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Elle Pack, F/K/A Beckerman v. Aaron Beckerman

SUPERIOR COURT OF NEW JERSEY APPELLATE DIVISION


September 11, 2012

ELLE PACK, F/K/A BECKERMAN, PLAINTIFF-APPELLANT,
v.
AARON BECKERMAN, DEFENDANT-RESPONDENT.

On appeal from the Superior Court of New Jersey, Chancery Division, Family Part, Middlesex County, Docket No. FM-12-22018-72K.

Per curiam.

NOT FOR PUBLICATION WITHOUT THE APPROVAL OF THE APPELLATE DIVISION

Submitted June 5, 2012

Before Judges Simonelli and Hayden.

In this post-judgment matrimonial matter, plaintiff Elle Pack appeals from the Family Part order denying her motion to obtain alimony and child support from defendant Aaron Beckerman. For the reasons that follow, we affirm.

The parties were married in 1966 and had two children, born in 1971 and 1972. On January 9, 1974, plaintiff obtained a final judgment of divorce (FJD) by way of default. The trial judge awarded her all the assets of the marriage. The FJD also provided: "[P]laintiff shall not be precluded from seeking alimony or support for herself or the children of the marriage at a later date." According to plaintiff, defendant left the country in 1973 and she had been unable to locate him at that time. According to defendant, he left the country for a few months in 1973, he had used the same name his entire life, and always listed his name in the phone book wherever he resided. Sometime in 2010, plaintiff's son located defendant as a result of a "random" Google search.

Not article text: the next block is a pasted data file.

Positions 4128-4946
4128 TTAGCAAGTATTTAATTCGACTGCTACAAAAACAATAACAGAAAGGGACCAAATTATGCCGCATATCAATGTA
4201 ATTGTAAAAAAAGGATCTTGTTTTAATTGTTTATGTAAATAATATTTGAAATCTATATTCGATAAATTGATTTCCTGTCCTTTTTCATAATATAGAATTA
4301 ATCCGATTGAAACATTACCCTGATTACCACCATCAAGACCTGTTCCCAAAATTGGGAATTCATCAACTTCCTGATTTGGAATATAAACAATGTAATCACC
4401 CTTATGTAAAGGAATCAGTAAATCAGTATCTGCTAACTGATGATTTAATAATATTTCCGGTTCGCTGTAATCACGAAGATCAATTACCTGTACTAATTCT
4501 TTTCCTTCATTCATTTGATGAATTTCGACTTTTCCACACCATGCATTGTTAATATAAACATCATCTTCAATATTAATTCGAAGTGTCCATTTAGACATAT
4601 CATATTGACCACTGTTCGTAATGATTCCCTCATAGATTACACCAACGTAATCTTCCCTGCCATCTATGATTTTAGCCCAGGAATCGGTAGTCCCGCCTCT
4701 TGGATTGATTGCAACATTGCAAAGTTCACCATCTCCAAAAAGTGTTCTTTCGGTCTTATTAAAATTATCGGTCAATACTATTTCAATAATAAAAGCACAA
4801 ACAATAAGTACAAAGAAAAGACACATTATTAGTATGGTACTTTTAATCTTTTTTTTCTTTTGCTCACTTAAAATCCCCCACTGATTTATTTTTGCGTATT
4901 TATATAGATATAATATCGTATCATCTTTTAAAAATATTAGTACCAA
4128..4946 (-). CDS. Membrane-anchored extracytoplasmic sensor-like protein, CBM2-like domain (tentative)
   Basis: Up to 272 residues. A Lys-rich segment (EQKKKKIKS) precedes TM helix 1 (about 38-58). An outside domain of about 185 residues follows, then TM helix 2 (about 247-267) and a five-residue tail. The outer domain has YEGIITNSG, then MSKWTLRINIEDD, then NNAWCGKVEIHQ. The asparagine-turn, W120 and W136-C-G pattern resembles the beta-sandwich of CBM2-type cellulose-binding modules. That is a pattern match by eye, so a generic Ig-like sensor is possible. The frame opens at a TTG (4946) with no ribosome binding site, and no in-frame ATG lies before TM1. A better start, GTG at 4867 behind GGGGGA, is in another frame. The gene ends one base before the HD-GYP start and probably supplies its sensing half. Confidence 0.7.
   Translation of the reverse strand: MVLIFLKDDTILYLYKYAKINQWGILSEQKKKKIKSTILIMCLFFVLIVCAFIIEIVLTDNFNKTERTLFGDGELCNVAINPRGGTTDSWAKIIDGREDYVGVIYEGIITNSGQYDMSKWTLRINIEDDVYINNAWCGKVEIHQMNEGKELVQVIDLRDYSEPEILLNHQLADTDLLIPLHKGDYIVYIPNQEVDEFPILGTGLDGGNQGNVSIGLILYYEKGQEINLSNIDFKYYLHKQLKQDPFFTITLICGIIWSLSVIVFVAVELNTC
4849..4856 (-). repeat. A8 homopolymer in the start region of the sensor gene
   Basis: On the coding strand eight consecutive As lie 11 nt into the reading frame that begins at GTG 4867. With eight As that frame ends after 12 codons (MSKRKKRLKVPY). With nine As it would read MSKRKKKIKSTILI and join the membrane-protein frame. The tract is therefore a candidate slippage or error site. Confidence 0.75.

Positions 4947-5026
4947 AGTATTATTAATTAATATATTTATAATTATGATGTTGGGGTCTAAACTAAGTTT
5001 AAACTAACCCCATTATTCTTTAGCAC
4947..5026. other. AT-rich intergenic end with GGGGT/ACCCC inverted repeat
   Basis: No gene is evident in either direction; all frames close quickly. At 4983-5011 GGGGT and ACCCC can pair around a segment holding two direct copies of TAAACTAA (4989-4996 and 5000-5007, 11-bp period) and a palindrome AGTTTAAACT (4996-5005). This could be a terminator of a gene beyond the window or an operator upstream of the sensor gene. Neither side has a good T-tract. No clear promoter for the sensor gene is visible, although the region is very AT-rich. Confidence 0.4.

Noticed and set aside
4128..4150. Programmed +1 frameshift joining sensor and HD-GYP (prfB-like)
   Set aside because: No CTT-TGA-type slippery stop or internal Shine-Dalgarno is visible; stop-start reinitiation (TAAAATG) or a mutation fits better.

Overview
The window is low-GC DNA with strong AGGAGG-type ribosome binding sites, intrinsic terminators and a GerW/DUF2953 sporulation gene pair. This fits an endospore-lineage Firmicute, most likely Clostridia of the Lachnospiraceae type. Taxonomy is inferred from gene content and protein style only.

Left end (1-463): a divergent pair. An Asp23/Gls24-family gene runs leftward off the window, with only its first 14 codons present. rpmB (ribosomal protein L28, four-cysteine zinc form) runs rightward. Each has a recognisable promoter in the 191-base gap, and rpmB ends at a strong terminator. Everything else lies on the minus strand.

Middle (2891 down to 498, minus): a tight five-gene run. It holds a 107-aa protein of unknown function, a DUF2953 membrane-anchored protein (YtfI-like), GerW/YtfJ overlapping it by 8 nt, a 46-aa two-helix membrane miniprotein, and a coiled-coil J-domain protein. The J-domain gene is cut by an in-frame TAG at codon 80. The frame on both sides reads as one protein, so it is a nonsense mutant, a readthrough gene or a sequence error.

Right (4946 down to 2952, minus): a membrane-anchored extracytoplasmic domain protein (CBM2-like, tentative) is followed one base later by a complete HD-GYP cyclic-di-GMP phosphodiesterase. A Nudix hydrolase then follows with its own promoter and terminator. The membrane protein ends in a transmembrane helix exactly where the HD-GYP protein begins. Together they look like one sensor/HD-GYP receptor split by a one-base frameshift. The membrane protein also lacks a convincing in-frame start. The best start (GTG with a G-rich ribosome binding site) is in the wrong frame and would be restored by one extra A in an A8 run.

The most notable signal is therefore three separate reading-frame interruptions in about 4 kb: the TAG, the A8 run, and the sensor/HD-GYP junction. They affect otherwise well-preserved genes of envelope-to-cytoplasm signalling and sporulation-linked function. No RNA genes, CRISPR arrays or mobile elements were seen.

On February 28, 2011, plaintiff, living in Florida, filed a motion for spousal and child support based upon the FJD. Defendant, living in Iowa, was served with the motion but did not answer on advice of an Iowa attorney. On March 18, 2011, the trial judge issued an order granting plaintiff alimony from July 1, 1973 to September 1, 1979, the date of plaintiff's second marriage, and awarding child support for each of the children up to the age of eighteen. She calculated total arrears of $144,950, and ordered that the amount be entered as a judgment and that defendant pay $1,000 per month on the arrears.

Upon receipt of the March 18, 2011 order, defendant retained a New Jersey attorney, who filed a motion for reconsideration. On May 27, 2011, the trial judge issued an order granting the motion for reconsideration and vacating the March 18, 2011 order based upon the doctrine of laches. The judge observed that when a party fails to assert a known right within a reasonable time, thereby causing prejudice to the other party, the right to seek enforcement may be denied by invoking the doctrine of laches. In finding that the doctrine of laches applied in this case, the judge stated as follows: